Chuck was in my high-school English honors class. He was a writer of
great promise. So, when he told me he had been accepted into the
journalism program at the University of Missouri, I wasn't surprised.
During his freshman year at college, Chuck stopped by school a few times
to keep me posted on his progress. We reminisced about our work together
several years before. We had developed public service radio commercials to
raise money for twenty-three sick and abandoned Cambodian babies who
were being cared for by a nurse friend of mine in Thailand, a place far away
yet close to our hearts. Chuck was instrumental by helping to raise several
thousand dollars. It was an activity that in some ways transformed our formal
relationship into a friendship. Whenever we got together on his visits, my
spirits were always buoyed as he was filled with the joy of life.
In his sophomore year, it was discovered Chuck had lung cancer and had
only a short while to live. So he left school to come home to be near his loved
I went to see him one day, and in that mysterious way that some seriously
ill people have, he reached into a deep place of his rich humanity and made
us laugh for most of the afternoon. As I left him and hugged him good-bye, I
felt confused and angry. There seemed to be no sense in what was
About six weeks later, Chuck died. It was a great loss for everyone,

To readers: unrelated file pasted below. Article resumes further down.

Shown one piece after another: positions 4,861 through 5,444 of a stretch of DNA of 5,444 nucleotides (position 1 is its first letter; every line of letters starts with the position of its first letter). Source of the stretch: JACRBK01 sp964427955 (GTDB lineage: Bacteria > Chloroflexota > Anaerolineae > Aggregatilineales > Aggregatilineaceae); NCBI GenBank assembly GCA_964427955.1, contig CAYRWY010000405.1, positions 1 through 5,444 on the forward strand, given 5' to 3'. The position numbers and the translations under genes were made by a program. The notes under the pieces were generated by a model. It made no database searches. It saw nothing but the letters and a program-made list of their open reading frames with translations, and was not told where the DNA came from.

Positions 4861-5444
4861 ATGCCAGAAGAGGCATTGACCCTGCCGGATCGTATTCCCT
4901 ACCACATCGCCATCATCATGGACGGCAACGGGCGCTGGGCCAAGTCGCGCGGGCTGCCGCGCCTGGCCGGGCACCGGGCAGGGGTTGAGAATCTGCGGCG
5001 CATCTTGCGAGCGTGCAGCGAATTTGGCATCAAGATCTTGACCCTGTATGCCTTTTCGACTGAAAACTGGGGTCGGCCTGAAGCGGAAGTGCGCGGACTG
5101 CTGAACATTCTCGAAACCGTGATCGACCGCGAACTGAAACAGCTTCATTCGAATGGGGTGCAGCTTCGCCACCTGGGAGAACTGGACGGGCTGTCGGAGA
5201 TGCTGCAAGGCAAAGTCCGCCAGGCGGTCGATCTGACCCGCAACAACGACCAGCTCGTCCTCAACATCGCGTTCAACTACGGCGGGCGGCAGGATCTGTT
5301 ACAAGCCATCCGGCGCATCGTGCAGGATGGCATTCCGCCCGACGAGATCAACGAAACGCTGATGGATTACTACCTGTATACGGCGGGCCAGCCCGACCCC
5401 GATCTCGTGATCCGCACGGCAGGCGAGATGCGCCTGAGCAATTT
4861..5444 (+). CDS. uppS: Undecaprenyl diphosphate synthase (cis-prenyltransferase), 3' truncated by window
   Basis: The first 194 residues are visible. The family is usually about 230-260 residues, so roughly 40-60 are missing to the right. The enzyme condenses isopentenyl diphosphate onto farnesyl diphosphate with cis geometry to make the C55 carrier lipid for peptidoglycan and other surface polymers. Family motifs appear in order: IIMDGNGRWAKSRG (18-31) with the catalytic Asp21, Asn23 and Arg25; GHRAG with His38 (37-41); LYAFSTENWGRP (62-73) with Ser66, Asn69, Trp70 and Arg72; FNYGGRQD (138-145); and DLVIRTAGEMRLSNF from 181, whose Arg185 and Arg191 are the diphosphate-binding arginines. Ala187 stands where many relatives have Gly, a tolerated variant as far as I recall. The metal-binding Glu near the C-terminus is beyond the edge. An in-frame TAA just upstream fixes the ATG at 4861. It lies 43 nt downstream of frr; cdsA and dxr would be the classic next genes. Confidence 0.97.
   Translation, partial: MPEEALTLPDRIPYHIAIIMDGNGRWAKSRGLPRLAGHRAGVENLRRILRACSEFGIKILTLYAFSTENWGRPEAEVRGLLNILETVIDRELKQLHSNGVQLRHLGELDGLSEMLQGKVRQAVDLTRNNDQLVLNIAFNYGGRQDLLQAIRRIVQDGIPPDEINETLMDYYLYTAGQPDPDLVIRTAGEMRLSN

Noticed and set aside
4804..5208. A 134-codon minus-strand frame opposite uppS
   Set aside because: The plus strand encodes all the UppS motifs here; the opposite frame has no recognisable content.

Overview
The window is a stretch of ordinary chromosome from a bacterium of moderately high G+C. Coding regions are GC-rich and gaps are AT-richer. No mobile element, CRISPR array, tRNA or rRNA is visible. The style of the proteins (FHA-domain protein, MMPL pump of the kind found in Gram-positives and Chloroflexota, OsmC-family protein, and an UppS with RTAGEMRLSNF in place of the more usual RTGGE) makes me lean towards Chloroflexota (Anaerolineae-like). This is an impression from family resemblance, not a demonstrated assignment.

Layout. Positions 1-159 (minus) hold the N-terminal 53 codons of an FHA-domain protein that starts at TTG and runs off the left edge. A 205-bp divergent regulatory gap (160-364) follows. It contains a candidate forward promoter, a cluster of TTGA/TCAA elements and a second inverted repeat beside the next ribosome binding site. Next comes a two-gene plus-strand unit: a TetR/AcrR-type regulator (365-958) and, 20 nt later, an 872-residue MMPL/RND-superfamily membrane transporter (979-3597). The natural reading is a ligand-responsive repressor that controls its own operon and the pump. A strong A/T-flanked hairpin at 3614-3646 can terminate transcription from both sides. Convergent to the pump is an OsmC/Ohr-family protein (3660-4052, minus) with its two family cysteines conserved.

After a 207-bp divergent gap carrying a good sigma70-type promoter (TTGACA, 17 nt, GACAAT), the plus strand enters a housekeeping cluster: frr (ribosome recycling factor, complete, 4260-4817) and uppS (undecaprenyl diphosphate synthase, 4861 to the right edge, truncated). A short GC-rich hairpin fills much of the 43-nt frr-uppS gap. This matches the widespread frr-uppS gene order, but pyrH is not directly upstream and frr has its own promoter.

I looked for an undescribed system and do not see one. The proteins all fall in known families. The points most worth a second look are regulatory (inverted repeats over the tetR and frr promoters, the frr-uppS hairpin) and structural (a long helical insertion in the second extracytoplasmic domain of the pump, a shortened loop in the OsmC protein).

especially for his family. The youngest of nine children, Chuck was talented
and full of promise. More importantly, he was a good and decent person, a
When I went to his funeral, his father asked to speak with me. He took me
aside and told me that several weeks before, Chuck had asked him to go
over his possessions and memorabilia with him so that he might select a few
things to be buried in the coffin with him. He told me how bittersweet the
assignment was. How his heart, the heart of a father, nearly burst with love
and sadness. In the end, Chuck chose six items, including an essay he had
written in my class some years before.
He told me that Chuck had always kept the piece because he liked the
message I had written to him at the bottom of the last page. In that little note,
I affirmed his talent as a writer and I urged him to be responsible for the gift,
to be committed to it as something special. That encouraging postscript
would now go with Chuck across the great divide.
I was touched and grateful for the extraordinary gift Chuck gave me that
day. His wonderful gesture gave the teacher in me a vital insight, one that
would change my life. His taking my reassuring note with him into eternity
offered me a tremendous opportunity for impacting students' lives. I felt
reenergized with a sense of purpose that was greater than ever.
Whenever I forget my purpose, I think of Chuck, and I am reminded of it
once again: Teachers have the power to affect hearts and minds for a long
time. Some would even say for eternity.
Gerard T. Brooker, Ed.D.